[Linux-kernel-mentees] [v10 3/4] media: vidtv: add a bridge driver
Mauro Carvalho Chehab
mchehab+huawei at kernel.org
Wed Sep 16 07:01:11 UTC 2020
Em Tue, 15 Sep 2020 15:35:00 +0200
Geert Uytterhoeven <geert at linux-m68k.org> escreveu:
> Hi Daniel,
> On Tue, Sep 15, 2020 at 3:26 PM Daniel W. S. Almeida
> <dwlsalmeida at gmail.com> wrote:
> > >> + u32 nbytes = 0; /* the number of bytes written by this function */
> > >> +
> > >> + u64 nbytes_expected; /* the number of bytes we should have written */
> > >> + u64 nbytes_streamed; /* the number of bytes we actually wrote */
> > >> + u32 num_null_pkts; /* number of null packets to bridge the gap */
> > >> +
> > >> + u64 elapsed_time_msecs = jiffies_to_usecs(m->timing.current_jiffies -
> > >> + m->timing.past_jiffies);
> > >> +
> > >> + elapsed_time_msecs = min(elapsed_time_msecs,
> > >> (u64)VIDTV_MAX_SLEEP_USECS / 1000);
> > >> + nbytes_expected = div64_u64(m->mux_rate_kbytes_sec * 1000, MSEC_PER_SEC);
> > >
> > > Seriously?!?
> > >
> > > You multiply by 1000 first, followed by a division by 1000 using an
> > > expensive 64-by-64 division?
> > This entire function is broken and needs a do-over :)
> > > using an expensive 64-by-64 division?
> > I am new to kernel development. I wasn't even aware that this was
> > expensive, to be honest.
> All divisions involving 64-bit data are expensive, especially on 32-bit
> platforms. That's why we have the helpers in <linux/math.h>. Most
> of them implement simplified variants, which are less expensive.
I agree that 64-bit math is something that should be used with some
care. However, it is almost unavoidable do to 64-bit divisions for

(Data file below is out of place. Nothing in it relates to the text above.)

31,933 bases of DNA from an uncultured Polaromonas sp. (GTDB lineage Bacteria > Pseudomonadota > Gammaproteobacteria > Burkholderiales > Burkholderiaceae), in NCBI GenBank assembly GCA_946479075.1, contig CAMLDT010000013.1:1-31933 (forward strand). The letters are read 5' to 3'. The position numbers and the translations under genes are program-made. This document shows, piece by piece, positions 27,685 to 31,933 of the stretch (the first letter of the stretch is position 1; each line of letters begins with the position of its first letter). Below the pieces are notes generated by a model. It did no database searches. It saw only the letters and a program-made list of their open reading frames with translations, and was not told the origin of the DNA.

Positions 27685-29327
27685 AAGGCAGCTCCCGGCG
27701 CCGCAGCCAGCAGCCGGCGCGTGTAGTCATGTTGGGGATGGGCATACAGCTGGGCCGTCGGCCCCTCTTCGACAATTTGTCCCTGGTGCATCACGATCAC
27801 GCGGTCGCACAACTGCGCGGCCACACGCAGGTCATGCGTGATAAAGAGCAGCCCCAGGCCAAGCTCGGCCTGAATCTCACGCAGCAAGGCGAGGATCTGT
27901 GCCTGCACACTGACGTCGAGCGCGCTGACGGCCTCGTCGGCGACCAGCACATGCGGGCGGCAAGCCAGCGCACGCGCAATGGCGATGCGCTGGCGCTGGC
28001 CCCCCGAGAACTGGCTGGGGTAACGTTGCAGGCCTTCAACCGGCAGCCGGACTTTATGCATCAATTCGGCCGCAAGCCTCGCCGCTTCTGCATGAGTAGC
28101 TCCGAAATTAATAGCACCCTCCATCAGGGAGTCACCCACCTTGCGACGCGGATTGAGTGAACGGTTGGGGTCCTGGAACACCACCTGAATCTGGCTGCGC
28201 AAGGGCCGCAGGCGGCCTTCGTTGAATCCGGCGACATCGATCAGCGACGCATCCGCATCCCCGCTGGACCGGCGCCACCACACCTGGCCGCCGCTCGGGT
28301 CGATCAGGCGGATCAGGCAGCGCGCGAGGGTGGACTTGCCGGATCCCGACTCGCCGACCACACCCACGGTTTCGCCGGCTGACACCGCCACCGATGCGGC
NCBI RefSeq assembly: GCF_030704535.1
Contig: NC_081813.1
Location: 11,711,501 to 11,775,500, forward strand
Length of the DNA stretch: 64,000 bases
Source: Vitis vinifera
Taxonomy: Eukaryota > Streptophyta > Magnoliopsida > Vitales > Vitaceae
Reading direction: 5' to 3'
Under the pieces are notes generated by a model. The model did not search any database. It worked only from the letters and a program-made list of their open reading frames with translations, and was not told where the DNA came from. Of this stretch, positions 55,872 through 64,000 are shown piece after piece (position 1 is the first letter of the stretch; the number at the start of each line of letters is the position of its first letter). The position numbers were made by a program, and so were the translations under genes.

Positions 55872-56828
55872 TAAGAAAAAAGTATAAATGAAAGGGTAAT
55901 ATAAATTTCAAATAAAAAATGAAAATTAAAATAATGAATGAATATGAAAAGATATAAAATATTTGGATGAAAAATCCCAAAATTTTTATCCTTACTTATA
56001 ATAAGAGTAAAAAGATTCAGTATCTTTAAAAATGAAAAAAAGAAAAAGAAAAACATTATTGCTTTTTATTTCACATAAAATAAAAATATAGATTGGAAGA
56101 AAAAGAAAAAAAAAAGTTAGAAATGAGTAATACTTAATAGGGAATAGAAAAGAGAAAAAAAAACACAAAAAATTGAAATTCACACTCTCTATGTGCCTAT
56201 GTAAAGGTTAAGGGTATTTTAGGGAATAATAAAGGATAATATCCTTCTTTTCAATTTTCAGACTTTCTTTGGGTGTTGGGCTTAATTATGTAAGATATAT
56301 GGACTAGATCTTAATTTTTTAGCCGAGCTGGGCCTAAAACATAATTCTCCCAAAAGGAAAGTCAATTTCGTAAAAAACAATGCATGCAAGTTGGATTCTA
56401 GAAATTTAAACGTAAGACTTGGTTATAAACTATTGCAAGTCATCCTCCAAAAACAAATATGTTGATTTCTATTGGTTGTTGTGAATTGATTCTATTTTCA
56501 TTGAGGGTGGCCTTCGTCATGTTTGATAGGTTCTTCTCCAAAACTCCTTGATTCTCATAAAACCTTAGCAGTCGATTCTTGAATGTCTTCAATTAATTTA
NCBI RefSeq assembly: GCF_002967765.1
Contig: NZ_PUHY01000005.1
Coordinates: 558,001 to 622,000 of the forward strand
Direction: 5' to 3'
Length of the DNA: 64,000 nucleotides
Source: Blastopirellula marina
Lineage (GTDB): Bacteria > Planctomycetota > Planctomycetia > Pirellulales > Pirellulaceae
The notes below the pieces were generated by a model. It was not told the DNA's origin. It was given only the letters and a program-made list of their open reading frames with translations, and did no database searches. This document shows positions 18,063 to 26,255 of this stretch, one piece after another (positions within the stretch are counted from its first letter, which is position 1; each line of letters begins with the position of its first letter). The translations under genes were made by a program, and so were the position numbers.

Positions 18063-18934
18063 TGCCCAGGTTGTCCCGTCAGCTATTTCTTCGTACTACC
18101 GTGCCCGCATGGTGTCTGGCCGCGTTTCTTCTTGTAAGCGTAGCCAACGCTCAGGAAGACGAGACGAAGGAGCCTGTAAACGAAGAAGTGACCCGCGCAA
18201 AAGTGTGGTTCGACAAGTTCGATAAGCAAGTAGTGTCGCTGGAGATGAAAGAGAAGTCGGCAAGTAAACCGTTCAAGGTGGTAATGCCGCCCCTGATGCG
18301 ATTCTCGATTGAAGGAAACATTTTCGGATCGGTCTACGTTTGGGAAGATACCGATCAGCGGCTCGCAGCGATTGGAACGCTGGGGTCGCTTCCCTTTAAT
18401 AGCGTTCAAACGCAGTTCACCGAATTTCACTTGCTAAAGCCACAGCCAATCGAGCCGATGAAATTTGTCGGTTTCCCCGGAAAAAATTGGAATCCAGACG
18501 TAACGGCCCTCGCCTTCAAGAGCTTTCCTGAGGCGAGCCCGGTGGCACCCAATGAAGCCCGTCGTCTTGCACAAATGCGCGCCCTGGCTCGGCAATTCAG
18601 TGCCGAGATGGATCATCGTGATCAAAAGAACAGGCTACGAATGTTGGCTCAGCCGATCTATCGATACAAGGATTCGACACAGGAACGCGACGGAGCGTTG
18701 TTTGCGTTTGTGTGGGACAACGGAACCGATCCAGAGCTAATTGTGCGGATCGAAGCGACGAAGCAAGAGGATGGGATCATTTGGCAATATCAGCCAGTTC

See, digital TV system deals with frequencies that go up to
2,150 GHz (and that's after converting them from ~10 GHz range,
which is done on userspace, on satellite systems).
Basically, most DVB drivers end using 64 bits math to setup clocks.
Although we converted most of those cases - I guess there are still
a few legacy drivers (written before 64bit archs) that use an
algorithm for 64 bits division with a 32 bits result. That should
be more expensive than a 64-bits division, specially on 64-bit archs.
Also, stream bit rates are at the order of up to 50 Mbits/s. So,
QoS stats usually need to do 64-bit math too, in order to avoid
On the other hand, a few 64-bits math operations at Kernel side
means nothing in terms of the systems performance, as those are usually
done either at setup phase or when some data packets arrived. Most
of CPU cycles ended being spent at MPEG-TS decoding and at audio/video
codecs, with needs to be done for each sample, and usually spend
lots of CPU (and GPU) cycles doing math and copying big chunks of
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